PRINT PAGELaw from the Inside Out
MIAMI — No one likes criminal defense lawyers, so the saying goes, until you need one.
Should that day arrive - and you can afford his fees - Miami trial lawyer Roy Black is among the top attorneys in the country.
He has almost 35 years' experience under his belt, and his clients run the gamut from conservative radio host Rush Limbaugh and actor Kelsey Grammer to WorldCom executive Scott Sullivan and Colombian drug trafficker Fabio Ochoa.
He appears regularly on NBC and MSNBC as a legal analyst. Now he has his own reality TV show, The Law Firm (Bravo, Tuesdays at 8 p.m.).
Despite his wealthy clients and his own quasi-celebrity status, Black, 60, is a far cry from the stereotype of the swaggering, big city lawyer.
He's more the bookworm-philosopher type than socialite. A noted scholar, he has written several books on the law and has taught a class at the University of Miami Law School since 1973.
At the Miami law firm he founded - Black, Srebnick, Komspan and Stumpf - he is known as a compassionate and supportive boss who never scolds or raises his voice. Government prosecutors also express a healthy respect for his famously thorough trial preparation.
During a two-hour interview in his book-lined office overlooking Biscayne Bay, Black chats easily as he answers e-mails and works on his cuticles with a pair of nail scissors.
Black was born in New York, his father a British Grand Prix racing driver who became Jaguar's vice president for North America. After his father went into business in Kingston, Jamaica, the family moved to a plantation house atop a mountain overlooking the city.
Black was sent to a strict, British-style public school, Jamaica College. Teachers could be brutal, beating pupils till they bled. But Black looks back on it as character-building. "It was a great education for me," he says. "I was a typical American kid without any great discipline."
He later returned to New York, where he finished high school. Despite obtaining the highest grades, he wasn't allowed to be the valedictorian because of his late entry into the school. "I'm still holding a grudge about that," he says, laughing.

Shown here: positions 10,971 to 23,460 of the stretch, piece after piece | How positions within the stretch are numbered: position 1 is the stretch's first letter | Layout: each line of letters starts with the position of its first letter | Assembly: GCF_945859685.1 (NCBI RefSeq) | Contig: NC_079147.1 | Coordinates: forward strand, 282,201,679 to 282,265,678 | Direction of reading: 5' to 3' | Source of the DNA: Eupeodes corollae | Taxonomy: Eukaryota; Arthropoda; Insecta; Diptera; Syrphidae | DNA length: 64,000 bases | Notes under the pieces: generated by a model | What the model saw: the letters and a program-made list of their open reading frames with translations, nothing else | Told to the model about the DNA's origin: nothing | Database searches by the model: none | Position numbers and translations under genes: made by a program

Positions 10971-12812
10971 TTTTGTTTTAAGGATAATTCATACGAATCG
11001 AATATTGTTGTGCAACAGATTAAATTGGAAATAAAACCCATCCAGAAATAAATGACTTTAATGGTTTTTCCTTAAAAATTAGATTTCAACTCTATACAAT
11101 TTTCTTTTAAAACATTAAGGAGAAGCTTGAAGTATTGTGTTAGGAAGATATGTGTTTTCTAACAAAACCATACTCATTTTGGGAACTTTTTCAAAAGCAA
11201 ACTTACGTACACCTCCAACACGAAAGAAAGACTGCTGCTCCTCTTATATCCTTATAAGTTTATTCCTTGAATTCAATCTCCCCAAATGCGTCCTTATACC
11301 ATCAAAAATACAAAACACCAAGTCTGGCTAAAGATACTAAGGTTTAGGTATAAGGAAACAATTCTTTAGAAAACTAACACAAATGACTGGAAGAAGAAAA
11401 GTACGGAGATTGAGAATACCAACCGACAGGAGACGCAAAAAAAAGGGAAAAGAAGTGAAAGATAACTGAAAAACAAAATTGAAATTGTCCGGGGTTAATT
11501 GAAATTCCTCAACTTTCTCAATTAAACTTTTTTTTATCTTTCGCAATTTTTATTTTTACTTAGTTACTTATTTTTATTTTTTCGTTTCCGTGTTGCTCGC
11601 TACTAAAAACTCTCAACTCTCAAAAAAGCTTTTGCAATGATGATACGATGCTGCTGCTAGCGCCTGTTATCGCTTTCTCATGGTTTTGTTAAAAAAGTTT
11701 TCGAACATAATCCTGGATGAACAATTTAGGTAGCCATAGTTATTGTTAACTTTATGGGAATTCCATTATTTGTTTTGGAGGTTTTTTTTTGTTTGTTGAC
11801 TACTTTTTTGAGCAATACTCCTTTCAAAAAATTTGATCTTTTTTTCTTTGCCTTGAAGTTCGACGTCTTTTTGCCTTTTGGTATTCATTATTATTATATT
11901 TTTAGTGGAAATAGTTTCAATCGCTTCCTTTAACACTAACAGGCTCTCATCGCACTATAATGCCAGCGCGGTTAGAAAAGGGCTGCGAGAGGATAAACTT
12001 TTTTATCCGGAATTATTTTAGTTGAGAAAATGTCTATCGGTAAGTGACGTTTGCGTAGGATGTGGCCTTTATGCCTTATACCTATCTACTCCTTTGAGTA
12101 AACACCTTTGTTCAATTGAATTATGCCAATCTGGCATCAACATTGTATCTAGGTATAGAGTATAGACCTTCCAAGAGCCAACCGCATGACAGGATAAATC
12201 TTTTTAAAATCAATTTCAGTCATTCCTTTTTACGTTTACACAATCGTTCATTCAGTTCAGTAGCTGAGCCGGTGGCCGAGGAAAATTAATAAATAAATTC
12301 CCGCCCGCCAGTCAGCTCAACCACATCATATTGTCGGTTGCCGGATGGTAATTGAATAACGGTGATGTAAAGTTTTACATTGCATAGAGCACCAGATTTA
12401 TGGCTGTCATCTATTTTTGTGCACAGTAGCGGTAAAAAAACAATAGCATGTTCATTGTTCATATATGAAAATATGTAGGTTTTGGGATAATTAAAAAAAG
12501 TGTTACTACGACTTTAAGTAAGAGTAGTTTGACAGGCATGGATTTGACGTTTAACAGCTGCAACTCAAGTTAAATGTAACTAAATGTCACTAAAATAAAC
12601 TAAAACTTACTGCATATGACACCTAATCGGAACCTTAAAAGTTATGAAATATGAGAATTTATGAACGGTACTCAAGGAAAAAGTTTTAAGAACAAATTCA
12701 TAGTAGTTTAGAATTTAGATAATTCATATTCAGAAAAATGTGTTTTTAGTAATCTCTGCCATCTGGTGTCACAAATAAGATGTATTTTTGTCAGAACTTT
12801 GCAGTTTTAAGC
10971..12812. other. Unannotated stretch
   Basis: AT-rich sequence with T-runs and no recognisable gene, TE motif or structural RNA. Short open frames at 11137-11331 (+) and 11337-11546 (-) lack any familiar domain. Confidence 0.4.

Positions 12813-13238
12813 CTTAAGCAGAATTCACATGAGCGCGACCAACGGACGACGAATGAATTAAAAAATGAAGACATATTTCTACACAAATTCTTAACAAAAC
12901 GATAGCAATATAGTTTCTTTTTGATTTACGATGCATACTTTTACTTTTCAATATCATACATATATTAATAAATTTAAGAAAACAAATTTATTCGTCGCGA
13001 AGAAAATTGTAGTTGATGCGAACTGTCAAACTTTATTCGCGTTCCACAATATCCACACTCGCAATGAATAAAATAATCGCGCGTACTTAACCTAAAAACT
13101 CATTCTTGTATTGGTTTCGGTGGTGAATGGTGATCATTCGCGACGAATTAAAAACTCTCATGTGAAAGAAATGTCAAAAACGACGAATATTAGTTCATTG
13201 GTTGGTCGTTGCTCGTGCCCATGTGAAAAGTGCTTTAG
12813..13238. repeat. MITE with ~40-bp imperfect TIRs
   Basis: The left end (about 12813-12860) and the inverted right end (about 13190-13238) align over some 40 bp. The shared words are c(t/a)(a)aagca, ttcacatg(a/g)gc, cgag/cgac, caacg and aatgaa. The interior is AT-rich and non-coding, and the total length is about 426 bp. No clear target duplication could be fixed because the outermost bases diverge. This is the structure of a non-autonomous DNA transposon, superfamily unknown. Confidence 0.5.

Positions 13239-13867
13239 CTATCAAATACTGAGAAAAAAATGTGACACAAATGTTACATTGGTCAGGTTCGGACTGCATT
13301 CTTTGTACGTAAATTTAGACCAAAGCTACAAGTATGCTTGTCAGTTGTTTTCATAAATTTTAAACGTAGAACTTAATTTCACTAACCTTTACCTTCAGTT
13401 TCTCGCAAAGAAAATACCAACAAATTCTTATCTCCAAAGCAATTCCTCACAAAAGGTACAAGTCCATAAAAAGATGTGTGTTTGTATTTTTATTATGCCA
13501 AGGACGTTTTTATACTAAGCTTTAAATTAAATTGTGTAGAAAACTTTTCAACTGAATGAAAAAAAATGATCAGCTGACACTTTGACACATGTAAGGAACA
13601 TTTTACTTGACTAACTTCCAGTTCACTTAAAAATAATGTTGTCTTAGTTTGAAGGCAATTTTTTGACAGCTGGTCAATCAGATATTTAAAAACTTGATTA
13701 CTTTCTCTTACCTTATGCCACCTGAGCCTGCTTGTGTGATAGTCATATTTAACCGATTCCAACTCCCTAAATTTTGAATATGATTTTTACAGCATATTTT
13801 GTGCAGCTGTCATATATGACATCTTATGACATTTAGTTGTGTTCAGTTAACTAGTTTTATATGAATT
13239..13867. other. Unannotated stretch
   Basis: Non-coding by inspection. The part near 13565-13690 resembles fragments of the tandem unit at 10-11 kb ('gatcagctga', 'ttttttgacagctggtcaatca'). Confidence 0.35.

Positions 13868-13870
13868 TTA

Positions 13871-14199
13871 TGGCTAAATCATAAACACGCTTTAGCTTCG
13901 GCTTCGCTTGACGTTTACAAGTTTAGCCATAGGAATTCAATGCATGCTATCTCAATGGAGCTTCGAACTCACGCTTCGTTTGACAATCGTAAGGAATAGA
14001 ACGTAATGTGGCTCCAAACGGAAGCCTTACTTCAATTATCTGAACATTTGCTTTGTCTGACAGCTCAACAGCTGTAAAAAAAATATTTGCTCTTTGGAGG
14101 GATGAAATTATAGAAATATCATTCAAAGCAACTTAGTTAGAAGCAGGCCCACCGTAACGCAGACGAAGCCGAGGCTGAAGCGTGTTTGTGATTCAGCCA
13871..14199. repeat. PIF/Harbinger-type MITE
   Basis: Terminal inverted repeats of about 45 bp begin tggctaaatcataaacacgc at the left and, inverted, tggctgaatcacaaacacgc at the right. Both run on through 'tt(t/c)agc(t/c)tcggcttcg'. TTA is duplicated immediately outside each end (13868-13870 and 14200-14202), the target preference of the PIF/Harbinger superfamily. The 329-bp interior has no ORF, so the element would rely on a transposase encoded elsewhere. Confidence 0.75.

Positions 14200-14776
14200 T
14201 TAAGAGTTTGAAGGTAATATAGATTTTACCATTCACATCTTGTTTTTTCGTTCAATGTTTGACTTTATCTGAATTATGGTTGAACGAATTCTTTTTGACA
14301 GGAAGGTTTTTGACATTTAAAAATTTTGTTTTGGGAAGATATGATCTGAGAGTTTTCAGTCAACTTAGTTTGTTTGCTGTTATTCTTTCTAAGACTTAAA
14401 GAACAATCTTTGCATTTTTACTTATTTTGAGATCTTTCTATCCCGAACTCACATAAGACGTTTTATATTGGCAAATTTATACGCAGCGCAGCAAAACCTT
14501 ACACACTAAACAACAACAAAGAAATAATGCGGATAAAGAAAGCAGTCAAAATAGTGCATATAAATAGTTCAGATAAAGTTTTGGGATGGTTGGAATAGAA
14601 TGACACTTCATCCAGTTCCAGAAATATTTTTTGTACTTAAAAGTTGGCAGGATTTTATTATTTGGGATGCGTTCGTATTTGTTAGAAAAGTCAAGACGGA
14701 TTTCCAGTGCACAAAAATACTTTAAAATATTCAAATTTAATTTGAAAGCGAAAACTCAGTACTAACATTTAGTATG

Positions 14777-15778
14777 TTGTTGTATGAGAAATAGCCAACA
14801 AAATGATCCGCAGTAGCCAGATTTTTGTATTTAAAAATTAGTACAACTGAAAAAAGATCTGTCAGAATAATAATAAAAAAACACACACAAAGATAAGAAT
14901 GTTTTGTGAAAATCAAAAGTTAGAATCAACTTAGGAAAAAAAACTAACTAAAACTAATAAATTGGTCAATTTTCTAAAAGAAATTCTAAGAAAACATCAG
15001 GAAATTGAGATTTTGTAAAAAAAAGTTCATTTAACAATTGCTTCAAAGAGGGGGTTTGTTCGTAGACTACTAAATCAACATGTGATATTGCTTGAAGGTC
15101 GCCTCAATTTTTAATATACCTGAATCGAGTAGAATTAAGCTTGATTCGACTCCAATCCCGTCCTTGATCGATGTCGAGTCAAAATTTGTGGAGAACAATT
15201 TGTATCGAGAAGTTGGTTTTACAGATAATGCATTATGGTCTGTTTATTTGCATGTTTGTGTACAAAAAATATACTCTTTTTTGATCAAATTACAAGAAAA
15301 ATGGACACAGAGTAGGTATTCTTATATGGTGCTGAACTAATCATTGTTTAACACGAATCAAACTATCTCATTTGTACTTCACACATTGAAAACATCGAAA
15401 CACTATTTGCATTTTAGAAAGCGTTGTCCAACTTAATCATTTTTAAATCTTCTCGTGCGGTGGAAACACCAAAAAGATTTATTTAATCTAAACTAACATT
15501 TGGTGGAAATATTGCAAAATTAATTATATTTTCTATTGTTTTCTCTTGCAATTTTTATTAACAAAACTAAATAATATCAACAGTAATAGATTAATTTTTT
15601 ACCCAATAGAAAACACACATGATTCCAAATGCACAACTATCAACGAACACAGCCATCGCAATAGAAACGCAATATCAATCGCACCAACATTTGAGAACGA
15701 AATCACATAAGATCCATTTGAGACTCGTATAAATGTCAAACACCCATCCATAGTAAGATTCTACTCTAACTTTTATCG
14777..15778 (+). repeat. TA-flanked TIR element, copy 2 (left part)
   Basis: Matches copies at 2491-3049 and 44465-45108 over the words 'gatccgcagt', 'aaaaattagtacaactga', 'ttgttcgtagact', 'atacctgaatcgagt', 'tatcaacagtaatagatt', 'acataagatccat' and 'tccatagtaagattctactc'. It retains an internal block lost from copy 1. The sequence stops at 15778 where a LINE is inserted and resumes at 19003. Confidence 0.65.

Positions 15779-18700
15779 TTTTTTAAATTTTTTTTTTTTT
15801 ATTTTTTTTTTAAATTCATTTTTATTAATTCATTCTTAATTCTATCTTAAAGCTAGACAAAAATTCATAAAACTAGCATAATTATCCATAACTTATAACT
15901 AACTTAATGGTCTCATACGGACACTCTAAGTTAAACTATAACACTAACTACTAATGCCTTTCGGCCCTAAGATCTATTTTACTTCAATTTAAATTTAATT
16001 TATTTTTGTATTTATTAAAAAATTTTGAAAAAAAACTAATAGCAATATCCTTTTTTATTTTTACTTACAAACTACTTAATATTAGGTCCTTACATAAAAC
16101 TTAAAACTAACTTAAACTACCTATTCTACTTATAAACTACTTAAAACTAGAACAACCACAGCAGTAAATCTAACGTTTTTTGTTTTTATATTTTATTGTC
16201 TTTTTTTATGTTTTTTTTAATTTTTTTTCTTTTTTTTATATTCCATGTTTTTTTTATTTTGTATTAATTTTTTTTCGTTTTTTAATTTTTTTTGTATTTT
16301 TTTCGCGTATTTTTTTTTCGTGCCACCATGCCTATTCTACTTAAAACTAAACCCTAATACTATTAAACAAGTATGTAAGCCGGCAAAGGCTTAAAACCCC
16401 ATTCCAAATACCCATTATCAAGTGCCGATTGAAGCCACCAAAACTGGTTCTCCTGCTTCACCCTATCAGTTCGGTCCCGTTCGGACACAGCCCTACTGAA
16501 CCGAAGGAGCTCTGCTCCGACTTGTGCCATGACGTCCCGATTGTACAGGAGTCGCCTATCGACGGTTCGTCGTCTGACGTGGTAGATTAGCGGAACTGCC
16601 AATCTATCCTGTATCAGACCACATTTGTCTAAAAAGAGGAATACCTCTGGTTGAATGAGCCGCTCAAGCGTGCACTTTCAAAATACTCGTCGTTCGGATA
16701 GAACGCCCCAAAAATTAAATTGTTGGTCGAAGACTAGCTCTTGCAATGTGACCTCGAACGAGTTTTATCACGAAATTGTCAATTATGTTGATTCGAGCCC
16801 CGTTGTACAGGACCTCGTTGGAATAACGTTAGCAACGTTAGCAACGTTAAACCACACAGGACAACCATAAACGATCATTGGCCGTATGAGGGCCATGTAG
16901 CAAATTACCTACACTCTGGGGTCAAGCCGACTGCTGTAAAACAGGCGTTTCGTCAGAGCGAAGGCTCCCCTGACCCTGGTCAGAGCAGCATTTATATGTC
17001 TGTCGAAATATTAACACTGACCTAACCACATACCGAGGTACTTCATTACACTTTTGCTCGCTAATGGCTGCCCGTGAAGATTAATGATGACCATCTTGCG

He accepted a swimming scholarship to the University of Miami. He never excelled on the swim team, instead making waves at the law school, where he placed first in his bar exams in 1970.
He dates his law career to a chance encounter driving on U.S. 1 on his way to a job interview. It was election day, and at one street corner he spotted his law professor and candidate for the public defender's office, Phil Hubbart, standing with a campaign sign.
He stopped to say hello. The pair went for coffee, and Hubbart ended up offering Black a job if he won. For the next five years, Black toiled away in one of the most overworked public defenders' offices in the country.
Black earned his fair share of publicity. Many of his clients faced death row. One case, involving a defense plea of insanity, was featured on 60 Minutes.
In 1976, he went into private practice. Rather than join a big established firm - there were plenty of offers - he started his own.
"I just wanted to do what I wanted to do. I pick the cases I want to handle," he says.
He leapt to national fame in the early 1990s with the William Kennedy Smith rape trial, earning a reputation as a legal strategist.
But his colleagues put it down as much to hard work.
"He works harder than anyone I know to prepare for trial," says Hubbart, 68, now an appeals court justice in the 3rd District. "He'll work day and night for months and months."
Hubbart says Black is one of the most complete lawyers he has come across, from his grasp of legal theory to great courtroom intuition and cross-examination skills. "He doesn't bore the jury, and he doesn't grandstand either. There's not an ounce of that in him," he says.